The government revealed a list of products and services Friday that can be exchanged for Eco-points, a type of currency to stimulate consumption and promote use of energy-efficient goods.

The campaign is boosting replacement demand at electronics retailers as consumers flock to accumulate Eco-points on purchases of so-called green products as designated by the government.

How does the system work and what are the Eco-points worth? Following are some basic questions and answers about the Eco-point system:

How do Eco-points work and how can they be earned?

Eco-points are earned by buying three kinds of government-designated energy-efficient products: air conditioners, refrigerators and TVs.

The points, worth ¥1 each, can be exchanged for three types of goods: coupons and prepaid cards, energy-efficient products, or products that promote regional economies.

More points can be gained for a small fee by handing over old products for recycling and upgrading to a new appliance.

Eco-points can be accumulated until in March 2010.

What can Eco-points be exchanged for?

The government’s list contains 271 products and suppliers of exchangeable articles. Most of the goods are prepaid cards, like East Japan Railway’s Suica cards and bitWallet Inc.’s Edy, or gift coupons issued by major department stores. There are also travel tickets from JTB Corp., Kinki Nippon Tourist Co., Japan Airlines and All Nippon Airways.

A total of 109 commerce groups from municipalities across the country have also issued coupons for exchange with Eco-points.

The full list is available at www.env.go.jp/policy/ep_kaden/pdf/090619a-1.pdf but the government plans to release a list of more products or service providers later.

Why are the points being awarded only for air conditioner, refrigerator and TV purchases?

The government is focusing on those appliances because half of total carbon dioxide emissions from households are produced by these three products alone, according to the Environment Ministry.

About 70 percent of the total, including those from the three products, come from home electronic appliances.

Also, the government is planning on ending analog broadcasting by July 2011, so the Eco-point campaign is a good chance to promote televisions compatible with digital terrestrial broadcasting.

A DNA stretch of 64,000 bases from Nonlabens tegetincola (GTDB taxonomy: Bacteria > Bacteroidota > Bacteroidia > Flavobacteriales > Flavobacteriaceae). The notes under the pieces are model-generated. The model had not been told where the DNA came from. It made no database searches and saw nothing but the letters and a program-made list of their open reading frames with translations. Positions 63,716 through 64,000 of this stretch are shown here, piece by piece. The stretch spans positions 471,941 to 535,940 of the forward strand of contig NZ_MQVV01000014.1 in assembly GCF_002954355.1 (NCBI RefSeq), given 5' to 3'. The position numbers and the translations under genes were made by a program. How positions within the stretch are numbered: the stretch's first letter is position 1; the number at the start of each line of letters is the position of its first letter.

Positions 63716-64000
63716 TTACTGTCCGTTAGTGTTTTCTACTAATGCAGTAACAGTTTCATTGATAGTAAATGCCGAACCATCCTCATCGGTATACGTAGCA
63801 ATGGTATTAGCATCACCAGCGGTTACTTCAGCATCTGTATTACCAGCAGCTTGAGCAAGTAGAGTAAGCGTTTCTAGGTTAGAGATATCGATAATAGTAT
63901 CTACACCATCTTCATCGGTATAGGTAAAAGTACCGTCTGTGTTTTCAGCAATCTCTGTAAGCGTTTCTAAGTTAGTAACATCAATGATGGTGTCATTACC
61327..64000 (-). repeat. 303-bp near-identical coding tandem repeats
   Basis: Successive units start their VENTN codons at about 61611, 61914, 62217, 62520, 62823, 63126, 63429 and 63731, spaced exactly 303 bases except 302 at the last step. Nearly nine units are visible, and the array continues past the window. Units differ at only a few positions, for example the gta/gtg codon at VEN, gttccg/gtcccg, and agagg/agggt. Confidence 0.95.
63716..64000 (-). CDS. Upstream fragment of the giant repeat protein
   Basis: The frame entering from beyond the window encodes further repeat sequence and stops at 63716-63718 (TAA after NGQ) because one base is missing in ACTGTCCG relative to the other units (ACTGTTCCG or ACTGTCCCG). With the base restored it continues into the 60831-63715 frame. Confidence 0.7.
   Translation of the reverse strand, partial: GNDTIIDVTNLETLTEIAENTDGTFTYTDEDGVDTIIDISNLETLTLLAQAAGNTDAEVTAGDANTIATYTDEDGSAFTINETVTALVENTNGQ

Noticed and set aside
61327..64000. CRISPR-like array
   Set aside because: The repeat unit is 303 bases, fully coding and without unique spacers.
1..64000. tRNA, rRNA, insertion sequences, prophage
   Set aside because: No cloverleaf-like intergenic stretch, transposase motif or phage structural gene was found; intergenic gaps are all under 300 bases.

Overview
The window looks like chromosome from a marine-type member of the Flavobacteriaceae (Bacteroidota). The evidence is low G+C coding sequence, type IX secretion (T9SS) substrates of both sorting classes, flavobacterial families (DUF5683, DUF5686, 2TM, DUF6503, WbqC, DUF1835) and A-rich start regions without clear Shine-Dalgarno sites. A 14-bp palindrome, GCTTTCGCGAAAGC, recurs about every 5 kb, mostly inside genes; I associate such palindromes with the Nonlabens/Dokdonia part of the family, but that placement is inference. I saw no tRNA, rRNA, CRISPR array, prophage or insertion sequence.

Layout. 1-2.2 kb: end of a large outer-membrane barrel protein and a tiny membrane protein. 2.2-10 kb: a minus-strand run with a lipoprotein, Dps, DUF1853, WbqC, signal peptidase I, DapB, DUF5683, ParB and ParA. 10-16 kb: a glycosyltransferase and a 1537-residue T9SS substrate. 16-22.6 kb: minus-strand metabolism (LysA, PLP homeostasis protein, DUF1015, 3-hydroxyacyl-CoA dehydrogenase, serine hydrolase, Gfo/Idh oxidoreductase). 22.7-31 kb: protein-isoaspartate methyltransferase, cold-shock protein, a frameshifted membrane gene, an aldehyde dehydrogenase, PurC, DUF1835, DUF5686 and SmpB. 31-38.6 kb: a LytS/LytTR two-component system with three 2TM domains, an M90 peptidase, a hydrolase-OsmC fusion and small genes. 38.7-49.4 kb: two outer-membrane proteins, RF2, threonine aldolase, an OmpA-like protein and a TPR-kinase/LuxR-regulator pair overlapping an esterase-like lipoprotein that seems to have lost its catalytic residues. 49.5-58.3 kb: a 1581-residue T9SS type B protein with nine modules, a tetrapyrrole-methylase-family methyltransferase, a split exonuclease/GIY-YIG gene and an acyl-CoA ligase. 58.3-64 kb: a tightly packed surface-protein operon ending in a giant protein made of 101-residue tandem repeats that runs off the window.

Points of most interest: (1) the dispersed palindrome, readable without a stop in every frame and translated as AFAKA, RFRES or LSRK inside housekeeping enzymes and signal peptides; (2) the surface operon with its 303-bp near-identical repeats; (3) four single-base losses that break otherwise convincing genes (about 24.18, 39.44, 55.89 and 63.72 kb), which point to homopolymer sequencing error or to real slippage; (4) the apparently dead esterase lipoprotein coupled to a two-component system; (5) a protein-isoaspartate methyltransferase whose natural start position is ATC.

How does the government select the products?

Selection is based on government criteria used to rank the gadgets’ efficiency.

The rank, based on a scale of one to five stars, is attached to the product with a label, but Eco-points can be gained only by purchasing gadgets with four or more stars.

The label also provides other information, such as the estimated annual cost of running the device.

How many points can be had for one product?

It depends. For instance, 6,000 points can be earned by buying an air conditioner with a cooling capacity of less than 2.2 kw, but 9,000 points can be gained by buying one rated at more than 3.6 kw.

If old air conditioner is recycled when a new one is bought, this translates into an additional 3,000 points.

But TVs earn more points than air conditioners and refrigerators. A TV purchase can fetch anywhere from 7,000 points for 26-inch and smaller sets, to 36,000 points for the big-screen models.

How can I exchange points?

The government will start accepting applications July 1. The form can be downloaded from the Environment Ministry’s Web site, but paper versions will also be available at post offices and retailers.

Applicants must attach the original receipt and a copy of the product’s warranty to the application form. Those who recycle an old product must attach the recycling ticket, too.

Consumers will be able to try out the application process at the Eco-point Web site (www.eco-points.jp) scheduled to open at the end of the month. But they will still be asked to mail in a hard copy of the documents.

The deadline for applications is next April 30.

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